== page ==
The arrival of the 1788 Fleet in Australia - British Empire 1815-1914

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The Arrival of the First Fleet in Australia in 1788

The arrival of the 1788 fleet in Sydney Cove
750 felons transported to New South Wales
In January 1788 a British fleet commanded by Captain Philip and including some 750 convicted felons ( including 190 women and 18 children) landed in Botany Bay, Australia, to found a settlement.  The land of Australia had already been claimed for Britain by Captain Cook on his last voyage and this settlement of convicts lay the foundations of what would be a new colony and a strategic base for Britain to control the Pacific Ocean. Captain Philip had been given command of the eastern half of Australia and adjacent islands and they would form the basis of a new empire in the Pacific.
The idea of Joseph Banks
The idea of a penal settlement in Australia had been made by Joseph Banks, the botanist who had served alongside Captain Cook. Banks was convinced that the climate and soil of New South Wales made it a perfect location for a new settlement and as the suggestion of a new colony came at a time when the American War was being fought, the Cabinet took up the idea. A penal settlement could be a symbol of British ownership and a strategic base at a time when an invasion of Spanish America was being considered.
The convicts would provide the muscle for the new colony
It was the hope of Captain Philip that the convicts would provide the raw muscle for the new colony which although a penal colony would still attract free men. Captain Philip maintained  strong discipline backed up by severe punishment for the convicts proved unwilling to work. The first few years of the colony were difficult with food scarce and supplies from England intermittent but gradually the colony established its own sources of food although for almost twenty years the officers of the New South Wales Corps, which acted as the guard force of the penal settlement, virtually ran the colony for their own benefit.
Joseph Banks
The beginning of a civilised settlement
From 1810, under the governorship of Lachlan Macquarie, the colony began to take large steps forward. Although Macquarie was a martinet and would not countenance an questioning of his word or methods, the colony began to acquire the trappings of civilisation. A police force was created, public buildings and new settlements were built and new roads created to link up the various settlements. Macquarie even tried to protect the native aboriginals who were regarded as the lowest ranked race of the Human race. It was Macquarie who encouraged the development of sheep farming and the establishment of a wool industry.

By 1821 when Macquarie  was replaced as Governor New South Wales had a population of 38,000 and sheep was the basis of the economy. There were 290,000 sheep in 1821 and over the next ten years exports of wool were worth £10 million. Sheep farming, and later gold mining were to be the basis of the new colony's future. By 1850 50% of Britain's imports of wool came from the colonies of Australia and this link with Britain's major industry of the time led to large scale investment of British capital in the Australian economy.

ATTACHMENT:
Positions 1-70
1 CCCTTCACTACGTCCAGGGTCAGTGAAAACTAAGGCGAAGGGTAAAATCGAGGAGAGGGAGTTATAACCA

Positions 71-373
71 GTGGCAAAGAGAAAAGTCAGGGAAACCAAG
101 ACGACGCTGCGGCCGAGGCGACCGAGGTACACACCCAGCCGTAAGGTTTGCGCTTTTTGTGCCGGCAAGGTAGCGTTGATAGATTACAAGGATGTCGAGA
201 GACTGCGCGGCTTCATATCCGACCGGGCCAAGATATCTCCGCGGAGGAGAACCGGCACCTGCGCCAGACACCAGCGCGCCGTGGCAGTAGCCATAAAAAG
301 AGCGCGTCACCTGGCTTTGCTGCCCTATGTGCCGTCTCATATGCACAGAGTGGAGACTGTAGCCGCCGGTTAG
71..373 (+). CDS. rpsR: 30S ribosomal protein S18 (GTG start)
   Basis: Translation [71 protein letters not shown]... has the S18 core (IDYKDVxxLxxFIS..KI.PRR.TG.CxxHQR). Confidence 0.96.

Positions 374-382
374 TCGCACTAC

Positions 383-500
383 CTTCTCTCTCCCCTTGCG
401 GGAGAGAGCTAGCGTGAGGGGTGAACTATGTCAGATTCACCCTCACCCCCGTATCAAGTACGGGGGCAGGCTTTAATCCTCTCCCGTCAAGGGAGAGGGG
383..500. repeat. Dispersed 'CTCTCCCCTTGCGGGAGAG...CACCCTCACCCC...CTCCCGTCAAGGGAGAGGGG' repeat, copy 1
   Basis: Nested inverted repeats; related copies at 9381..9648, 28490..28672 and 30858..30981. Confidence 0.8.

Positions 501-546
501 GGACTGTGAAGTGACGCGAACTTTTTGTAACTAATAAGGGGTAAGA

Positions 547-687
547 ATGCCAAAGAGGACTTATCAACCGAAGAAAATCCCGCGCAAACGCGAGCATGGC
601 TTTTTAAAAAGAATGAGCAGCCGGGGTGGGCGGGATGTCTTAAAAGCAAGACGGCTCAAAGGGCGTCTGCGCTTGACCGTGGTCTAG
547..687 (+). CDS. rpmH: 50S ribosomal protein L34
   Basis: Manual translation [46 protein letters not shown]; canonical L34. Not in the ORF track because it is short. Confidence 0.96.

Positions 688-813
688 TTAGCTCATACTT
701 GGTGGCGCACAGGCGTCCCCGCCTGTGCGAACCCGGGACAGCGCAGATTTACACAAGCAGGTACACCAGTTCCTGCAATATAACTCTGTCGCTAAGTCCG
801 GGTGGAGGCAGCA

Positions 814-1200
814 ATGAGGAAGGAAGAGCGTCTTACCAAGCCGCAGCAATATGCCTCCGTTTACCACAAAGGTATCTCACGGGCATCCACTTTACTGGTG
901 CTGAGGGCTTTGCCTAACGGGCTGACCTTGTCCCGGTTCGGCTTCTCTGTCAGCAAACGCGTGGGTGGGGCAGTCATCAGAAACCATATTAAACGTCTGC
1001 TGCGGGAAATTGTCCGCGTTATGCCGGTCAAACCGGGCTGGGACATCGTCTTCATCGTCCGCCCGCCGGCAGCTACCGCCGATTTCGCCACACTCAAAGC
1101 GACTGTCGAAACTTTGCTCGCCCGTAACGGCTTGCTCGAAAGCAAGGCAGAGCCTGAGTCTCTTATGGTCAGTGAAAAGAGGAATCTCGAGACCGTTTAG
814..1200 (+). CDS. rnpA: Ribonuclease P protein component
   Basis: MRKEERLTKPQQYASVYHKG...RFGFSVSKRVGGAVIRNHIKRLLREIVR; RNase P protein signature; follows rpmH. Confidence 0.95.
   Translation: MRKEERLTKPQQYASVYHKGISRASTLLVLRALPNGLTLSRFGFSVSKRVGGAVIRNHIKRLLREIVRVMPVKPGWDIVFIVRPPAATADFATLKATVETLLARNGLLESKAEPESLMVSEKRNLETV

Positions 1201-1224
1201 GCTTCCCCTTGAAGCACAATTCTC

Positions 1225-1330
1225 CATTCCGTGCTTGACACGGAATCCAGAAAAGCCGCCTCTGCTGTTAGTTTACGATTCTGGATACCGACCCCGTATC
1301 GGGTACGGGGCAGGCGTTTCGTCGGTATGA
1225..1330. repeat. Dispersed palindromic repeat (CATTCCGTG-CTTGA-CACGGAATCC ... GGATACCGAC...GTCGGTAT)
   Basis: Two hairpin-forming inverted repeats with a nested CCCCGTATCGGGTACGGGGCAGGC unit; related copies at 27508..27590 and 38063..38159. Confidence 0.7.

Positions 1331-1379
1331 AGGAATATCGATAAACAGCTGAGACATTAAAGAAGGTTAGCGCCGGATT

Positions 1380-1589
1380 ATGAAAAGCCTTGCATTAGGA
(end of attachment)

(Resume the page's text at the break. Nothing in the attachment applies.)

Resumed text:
Governor Macquarie, of New South Wales
The ending of transportation
The transportation of felons continued for over fifty years, ending in New South Wales in 1840 and in Tasmania in 1853 but persisting in Western Australia until 1867. Although a large majority of convicts came from the poor and criminal classes of the urban and rural poor there were a number convicted of political crimes and this ensured that the population would have sufficient people of an  independent character and willing to question the British authorities.
The place of Australia within the Empire
Emigration from Britain to Australia stood at about 15,000 a year, sufficient to ensure that there were strong links with Britain and the colonies would remain British in character.  In future years this link with the mother country would mean that in the major wars of the late c19th and 20th centuries there would be large contingents from the Australian colonies. In both the Boer war and the First World war, the contribution of Australian soldiers was to be crucial in a number of campaigns. In South Africa Kipling saw the soldiers from the settler colonies as somehow embodying the future of the empire whilst all kinds of questions were asked about the future fitness of the British working class and its suitability to provide manpower for the military.
Settlers in New South Wales c1860
The development of British colonies in Australia (they would join together to form a federation in 1901) meant that the Pacific Ocean would be dominated by Britain until the rise of Japan in the 1930s. As Australia and New Zealand were colonies of settlement (along with Canada and to a lesser extent South Africa) and the settlers maintained strong links with the mother country and retained their British character and institutions, Britain remained a global power until after the Second World War.

For deails of the Aboriginal resistance to British settlement click here
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